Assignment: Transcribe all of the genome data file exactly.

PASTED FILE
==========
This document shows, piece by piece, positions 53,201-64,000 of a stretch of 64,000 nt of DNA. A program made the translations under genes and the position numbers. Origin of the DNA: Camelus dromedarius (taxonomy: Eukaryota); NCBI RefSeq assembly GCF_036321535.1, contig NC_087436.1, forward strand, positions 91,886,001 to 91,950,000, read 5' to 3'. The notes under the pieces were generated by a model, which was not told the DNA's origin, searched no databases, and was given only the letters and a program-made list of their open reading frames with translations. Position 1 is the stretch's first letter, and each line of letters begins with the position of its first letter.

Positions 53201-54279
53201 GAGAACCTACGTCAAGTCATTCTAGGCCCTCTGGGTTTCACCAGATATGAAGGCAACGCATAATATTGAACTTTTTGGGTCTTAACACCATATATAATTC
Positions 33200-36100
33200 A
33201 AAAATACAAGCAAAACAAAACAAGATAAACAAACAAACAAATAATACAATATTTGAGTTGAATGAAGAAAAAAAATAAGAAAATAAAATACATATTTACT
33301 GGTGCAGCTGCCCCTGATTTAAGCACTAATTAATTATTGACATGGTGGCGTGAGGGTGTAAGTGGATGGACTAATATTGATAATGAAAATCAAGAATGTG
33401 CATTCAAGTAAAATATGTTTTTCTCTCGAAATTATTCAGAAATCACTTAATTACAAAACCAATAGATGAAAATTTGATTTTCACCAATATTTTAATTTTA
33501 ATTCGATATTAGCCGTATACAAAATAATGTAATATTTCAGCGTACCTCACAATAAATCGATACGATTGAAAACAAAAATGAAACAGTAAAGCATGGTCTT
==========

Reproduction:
This document shows, piece by piece, positions 53,201-64,000 of a stretch of 64,000 nt of DNA. A program made the translations under genes and the position numbers. Origin of the DNA: Camelus dromedarius (taxonomy: Eukaryota); NCBI RefSeq assembly GCF_036321535.1, contig NC_087436.1, forward strand, positions 91,886,001 to 91,950,000, read 5' to 3'. The notes under the pieces were generated by a model, which was not told the DNA's origin, searched no databases, and was given only the letters and a program-made list of their open reading frames with translations. Position 1 is the stretch's first letter, and each line of letters begins with the position of its first letter.

Positions 53201-54279
53201 GAGAACCTACGTCAAGTCATTCTAGGCCCTCTGGGTTTCACCAGATATGAAGGCAACGCATAATATTGAACTTTTTGGGTCTTAACACCATATATAATTC
Positions 33200-36100
33200 A
33201 AAAATACAAGCAAAACAAAACAAGATAAACAAACAAACAAATAATACAATATTTGAGTTGAATGAAGAAAAAAAATAAGAAAATAAAATACATATTTACT
33301 GGTGCAGCTGCCCCTGATTTAAGCACTAATTAATTATTGACATGGTGGCGTGAGGGTGTAAGTGGATGGACTAATATTGATAATGAAAATCAAGAATGTG
33401 CATTCAAGTAAAATATGTTTTTCTCTCGAAATTATTCAGAAATCACTTAATTACAAAACCAATAGATGAAAATTTGATTTTCACCAATATTTTAATTTTA
33501 ATTCGATATTAGCCGTATACAAAATAATGTAATATTTCAGCGTACCTCACAATAAATCGATACGATTGAAAACAAAAATGAAACAGTAAAGCATGGTCTT